the bitmaps and edit it to our needs with paint. After saving it, the Hex
editor is used to simultaneously open our bitmap and 'muapp.dll'. We will
now copy our bitmap and paste it to the bitmaps in the dll file. A bmp
file has a file header of 14 bytes and an info header of 40 bytes. The
bitmaps inside 'muapp.dll' lack the file header.
The info header always starts with four bytes containing
the length of the info header, i.e. 28h 00h 00h 00h. Then follows the image
with (4 bytes), height (4 bytes) etc. So we are looking for an area inside
'muapp.dll' that looks like our saved bitmaps and starts with 28 00 00
00. The first area that meets these criteria begins at offset 9CE0. After
that, others follow. Since we do not know which bitmap to patch, we patch
them all with our own creation. Of course, we must not paste the bmp file
headrer into the dll file. We copy from 28 00 00 00, leaving out the first
14 bytes. A run of 'muexplor' shows our success. When we click 'About',
we see our own bitmap. The only thing missing is the patch for the button
caption, which still is 'Next'. A text search for 'Next' from the Hex editor
quickly shows us the way. So by entering 'OK' in the Hex editor, we finish
our work on Microangelo 98.
A patch application program can easily
be written by the interested reader.
Inspection of the application files as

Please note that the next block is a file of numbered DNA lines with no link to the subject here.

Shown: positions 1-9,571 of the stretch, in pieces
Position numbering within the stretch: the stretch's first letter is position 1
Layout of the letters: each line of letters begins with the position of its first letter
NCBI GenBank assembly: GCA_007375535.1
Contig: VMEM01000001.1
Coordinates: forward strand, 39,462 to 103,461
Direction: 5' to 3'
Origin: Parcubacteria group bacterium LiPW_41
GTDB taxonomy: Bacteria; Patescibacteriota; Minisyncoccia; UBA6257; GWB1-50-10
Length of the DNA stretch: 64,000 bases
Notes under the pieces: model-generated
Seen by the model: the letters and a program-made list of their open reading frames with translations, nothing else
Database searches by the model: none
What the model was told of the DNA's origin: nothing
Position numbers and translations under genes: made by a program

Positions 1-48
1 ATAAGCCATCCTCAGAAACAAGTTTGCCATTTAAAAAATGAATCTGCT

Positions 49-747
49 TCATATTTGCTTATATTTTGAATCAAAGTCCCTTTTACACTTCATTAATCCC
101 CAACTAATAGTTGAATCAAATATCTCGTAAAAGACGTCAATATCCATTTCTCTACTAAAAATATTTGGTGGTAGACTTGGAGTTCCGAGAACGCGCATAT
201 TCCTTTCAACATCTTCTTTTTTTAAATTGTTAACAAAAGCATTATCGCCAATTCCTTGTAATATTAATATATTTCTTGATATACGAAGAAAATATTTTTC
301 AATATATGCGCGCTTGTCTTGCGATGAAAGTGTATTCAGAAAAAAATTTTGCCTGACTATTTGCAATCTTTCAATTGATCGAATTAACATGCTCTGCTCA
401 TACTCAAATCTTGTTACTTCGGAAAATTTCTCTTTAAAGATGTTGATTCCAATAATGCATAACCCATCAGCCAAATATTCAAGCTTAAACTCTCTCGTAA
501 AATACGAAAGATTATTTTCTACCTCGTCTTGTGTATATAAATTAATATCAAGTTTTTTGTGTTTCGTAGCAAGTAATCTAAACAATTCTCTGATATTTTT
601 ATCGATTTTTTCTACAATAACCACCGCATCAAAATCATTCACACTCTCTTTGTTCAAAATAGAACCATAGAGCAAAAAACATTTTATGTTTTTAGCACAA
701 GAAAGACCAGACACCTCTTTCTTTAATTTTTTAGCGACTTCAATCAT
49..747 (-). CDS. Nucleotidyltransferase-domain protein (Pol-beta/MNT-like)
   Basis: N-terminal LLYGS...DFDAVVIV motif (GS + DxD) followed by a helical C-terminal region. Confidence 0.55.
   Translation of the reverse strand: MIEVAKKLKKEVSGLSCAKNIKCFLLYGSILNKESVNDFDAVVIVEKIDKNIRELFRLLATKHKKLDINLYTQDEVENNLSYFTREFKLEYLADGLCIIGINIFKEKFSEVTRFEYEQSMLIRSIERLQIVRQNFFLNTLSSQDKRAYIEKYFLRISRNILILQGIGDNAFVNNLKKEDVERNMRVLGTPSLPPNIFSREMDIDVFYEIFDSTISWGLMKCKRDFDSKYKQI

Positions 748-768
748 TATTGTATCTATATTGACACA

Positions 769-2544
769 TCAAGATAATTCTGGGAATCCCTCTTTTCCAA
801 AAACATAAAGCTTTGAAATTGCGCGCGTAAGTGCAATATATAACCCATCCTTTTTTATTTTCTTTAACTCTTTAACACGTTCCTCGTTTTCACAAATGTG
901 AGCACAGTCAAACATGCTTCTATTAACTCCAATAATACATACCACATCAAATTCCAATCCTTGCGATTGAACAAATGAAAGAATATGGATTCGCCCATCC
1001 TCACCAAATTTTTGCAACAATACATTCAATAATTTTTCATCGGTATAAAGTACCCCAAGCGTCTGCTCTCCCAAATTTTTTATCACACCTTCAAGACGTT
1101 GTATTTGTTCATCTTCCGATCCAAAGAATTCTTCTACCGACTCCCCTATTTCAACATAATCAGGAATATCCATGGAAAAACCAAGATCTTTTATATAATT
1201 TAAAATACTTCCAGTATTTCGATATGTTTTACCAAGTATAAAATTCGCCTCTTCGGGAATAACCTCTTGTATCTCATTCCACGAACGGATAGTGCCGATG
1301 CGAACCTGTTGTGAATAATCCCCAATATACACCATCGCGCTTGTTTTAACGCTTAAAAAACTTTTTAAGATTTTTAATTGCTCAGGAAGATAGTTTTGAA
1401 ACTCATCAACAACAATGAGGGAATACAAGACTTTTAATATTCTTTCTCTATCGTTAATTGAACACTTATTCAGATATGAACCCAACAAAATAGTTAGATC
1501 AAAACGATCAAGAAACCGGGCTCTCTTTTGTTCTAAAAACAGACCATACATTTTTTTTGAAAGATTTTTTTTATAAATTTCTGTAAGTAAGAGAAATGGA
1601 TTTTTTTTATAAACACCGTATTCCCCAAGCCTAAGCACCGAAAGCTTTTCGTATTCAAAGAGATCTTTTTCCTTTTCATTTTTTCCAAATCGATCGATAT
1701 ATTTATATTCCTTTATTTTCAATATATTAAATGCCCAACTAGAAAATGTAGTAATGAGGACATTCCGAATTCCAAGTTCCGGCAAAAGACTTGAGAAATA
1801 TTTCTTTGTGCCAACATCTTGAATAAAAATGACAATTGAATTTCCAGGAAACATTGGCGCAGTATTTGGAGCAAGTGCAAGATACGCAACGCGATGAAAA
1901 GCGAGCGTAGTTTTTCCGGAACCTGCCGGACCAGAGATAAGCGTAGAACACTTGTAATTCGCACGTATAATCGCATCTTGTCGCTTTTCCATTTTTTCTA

well as of 'muapp.dll' reveals messages like 'Microangelo licensing mechanism
has been tampered with or is corrupted. Execution halted' within the files.
So the software is supposed to be protected from patching. As it turned
out, however, this protection is not effective. The cracking approach taken
by us in the above example is straight forward and does not encounter any
Do I really have to remind you
all that by buying and NOT stealing the software you use will ensure that
these software houses will continue to produce even *better* software
for us to use and more importantly, to continue offering even more challenges
to breaking their often weak protection systems
Ripping off software through serials
and cracks is for lamers.
If you are looking for cracks or serial
numbers from these pages then your wasting your time, try searching elsewhere
on the Web under Warez, Cracks etc.
Page Created: 12th December